Monday, September 22, 2014

I do not understand why this is so hard

The point of the scriptural passages is broadly that discipline and punishment are necessary for, among other things, children - I do not think the precise means of discipline is what they are getting at. If it were, we should definitely beat our children with rods. And fools, too. The textual evidence, if we are to read it that way, is quite unanimous. Few are advocating for that. Then why be wedded to retaining the "inflicting physical pain" part of the passage? We should discipline children, hitting was an extremely common and primary method of discipline until very recently, so hitting (with a rod) is what was mentioned in the text. Hitting with a rod, in fact, seems to be the only method of discipline mentioned in the text - should it be the only method we use? Hitting - perhaps still with rods - was also the primary method of discipline in the patristic period, hence their continued mention of it when discussing discipline for children. I do not expect to go back in time and lecture St Augustine about this. But this seems to explain why hitting with rods is mentioned - not because it is the best and only way or that this specific method is mandatory, but that it was the most common way to discipline at that time (it is still widely practiced now - perhaps not as frequently with the rod, though) and - for whatever reason - they wanted to talk about discipline. But if we are going to read the injunction to discipline as requiring some use of corporal punishment, we have to go back to the plain meaning: hitting them with rods, staffs, etc, and doing so in a manner that, in modern times, may be viewed as abusive.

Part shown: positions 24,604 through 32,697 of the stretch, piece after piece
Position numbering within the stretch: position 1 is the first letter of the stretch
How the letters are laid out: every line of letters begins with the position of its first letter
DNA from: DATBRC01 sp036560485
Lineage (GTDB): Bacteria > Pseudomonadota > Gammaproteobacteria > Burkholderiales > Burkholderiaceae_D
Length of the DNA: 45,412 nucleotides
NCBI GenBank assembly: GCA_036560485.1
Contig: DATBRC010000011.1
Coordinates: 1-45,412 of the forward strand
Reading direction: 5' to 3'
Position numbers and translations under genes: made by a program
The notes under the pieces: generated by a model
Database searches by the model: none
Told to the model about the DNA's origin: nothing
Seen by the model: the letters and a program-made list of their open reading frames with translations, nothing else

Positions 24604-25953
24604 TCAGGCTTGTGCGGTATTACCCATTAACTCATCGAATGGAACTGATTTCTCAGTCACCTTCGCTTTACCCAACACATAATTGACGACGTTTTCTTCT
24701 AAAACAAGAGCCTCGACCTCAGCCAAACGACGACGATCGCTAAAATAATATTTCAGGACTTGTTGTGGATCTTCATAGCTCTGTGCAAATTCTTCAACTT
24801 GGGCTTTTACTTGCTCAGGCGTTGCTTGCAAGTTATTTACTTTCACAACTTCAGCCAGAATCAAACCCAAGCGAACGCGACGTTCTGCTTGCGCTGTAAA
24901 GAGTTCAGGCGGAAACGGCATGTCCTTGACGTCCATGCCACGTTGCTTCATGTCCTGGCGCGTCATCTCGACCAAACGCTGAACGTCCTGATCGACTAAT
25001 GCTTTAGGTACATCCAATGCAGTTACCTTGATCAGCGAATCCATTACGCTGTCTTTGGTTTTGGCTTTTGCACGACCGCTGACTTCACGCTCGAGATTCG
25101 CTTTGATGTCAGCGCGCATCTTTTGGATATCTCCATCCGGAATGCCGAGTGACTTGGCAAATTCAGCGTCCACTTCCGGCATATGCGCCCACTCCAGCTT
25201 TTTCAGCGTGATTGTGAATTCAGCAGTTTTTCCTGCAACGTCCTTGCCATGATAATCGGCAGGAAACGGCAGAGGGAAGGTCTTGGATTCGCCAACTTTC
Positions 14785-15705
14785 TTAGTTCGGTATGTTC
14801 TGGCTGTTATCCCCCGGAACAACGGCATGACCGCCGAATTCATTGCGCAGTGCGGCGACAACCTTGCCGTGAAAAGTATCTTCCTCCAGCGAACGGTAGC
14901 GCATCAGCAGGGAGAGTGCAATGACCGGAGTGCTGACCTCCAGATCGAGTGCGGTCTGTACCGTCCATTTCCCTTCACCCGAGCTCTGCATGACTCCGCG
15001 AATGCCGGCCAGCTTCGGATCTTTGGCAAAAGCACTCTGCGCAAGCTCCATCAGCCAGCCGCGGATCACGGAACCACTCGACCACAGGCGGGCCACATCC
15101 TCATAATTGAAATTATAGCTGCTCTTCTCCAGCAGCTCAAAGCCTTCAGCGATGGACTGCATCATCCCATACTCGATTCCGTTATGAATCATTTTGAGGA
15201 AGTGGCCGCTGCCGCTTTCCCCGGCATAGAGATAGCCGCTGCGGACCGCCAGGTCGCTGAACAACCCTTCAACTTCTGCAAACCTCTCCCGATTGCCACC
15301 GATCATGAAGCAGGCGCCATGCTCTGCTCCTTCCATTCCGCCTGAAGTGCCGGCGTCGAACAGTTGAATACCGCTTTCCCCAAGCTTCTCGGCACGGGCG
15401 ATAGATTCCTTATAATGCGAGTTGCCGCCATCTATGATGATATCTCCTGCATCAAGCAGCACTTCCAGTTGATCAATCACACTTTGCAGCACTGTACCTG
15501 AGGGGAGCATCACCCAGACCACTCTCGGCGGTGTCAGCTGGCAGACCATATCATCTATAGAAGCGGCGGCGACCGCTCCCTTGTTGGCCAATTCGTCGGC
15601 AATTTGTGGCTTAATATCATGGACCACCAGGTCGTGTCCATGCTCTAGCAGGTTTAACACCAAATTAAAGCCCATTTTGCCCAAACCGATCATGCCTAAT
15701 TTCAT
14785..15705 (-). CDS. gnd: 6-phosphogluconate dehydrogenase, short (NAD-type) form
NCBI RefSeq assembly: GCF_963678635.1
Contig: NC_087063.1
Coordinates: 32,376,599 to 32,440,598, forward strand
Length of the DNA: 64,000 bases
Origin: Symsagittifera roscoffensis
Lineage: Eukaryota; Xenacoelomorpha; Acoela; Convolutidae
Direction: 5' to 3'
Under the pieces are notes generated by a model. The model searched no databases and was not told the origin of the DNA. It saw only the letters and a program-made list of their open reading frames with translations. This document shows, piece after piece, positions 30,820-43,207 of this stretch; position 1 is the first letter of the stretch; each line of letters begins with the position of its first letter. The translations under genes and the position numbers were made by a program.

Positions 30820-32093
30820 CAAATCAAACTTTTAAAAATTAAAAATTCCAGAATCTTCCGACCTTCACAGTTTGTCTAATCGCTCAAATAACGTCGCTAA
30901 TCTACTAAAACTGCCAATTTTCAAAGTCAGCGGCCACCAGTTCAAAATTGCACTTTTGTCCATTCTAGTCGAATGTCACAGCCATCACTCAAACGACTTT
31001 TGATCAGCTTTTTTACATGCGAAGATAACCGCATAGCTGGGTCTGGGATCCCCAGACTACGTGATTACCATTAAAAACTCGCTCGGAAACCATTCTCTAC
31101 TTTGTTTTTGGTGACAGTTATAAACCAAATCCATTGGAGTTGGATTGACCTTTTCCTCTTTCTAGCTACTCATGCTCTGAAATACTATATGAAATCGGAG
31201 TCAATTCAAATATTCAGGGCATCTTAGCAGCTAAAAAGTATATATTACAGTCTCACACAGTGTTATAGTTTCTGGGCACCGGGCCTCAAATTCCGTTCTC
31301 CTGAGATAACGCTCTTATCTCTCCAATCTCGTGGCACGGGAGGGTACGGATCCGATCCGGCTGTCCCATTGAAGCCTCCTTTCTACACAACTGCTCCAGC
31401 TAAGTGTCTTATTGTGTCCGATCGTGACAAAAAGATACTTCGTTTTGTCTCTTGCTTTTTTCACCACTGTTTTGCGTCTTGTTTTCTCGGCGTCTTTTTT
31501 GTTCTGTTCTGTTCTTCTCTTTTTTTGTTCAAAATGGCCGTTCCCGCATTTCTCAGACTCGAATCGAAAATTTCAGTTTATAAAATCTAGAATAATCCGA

However, if the point is chastening and correcting the children or fools, perhaps we should instead use the most effective means of doing so. Research (here we go again) suggests that corporal punishment is not more effective than other methods and has worse side effects. "Abuse" is universally condemned. So what is wrong with this reading?

Sunday, September 21, 2014

It seems some Orthodox Christians...

...really like the idea of hitting children. In case you are wondering, the recommendations of those who study that matter are pretty much universally against it. And by "it", I would note that they are specifically discussing corporal punishment, such as spanking, and specifically excluding "abuse". Here is a "popular" article on the subject: Spanking is bad for all kids I have previously shared a scholarly article, but it is dense. If you want to read that, it is titled "Spanking and Child Development: We Know Enough Now to Stop Hitting Our Children," by Elizabeth Gershoff. It is a literature review.

EDIT: the article I previously recommended was a 2010 review article, the one listed above is a 2013 review article. The 2010 was directed at policy makers in a law journal, the latter is a traditional lit review that appears to be in a peer-reviewed journal (correct me if wrong). Different audiences, also one is newer, so more cutting edge. Same conclusion: hitting kids doesn't work well, don't do it.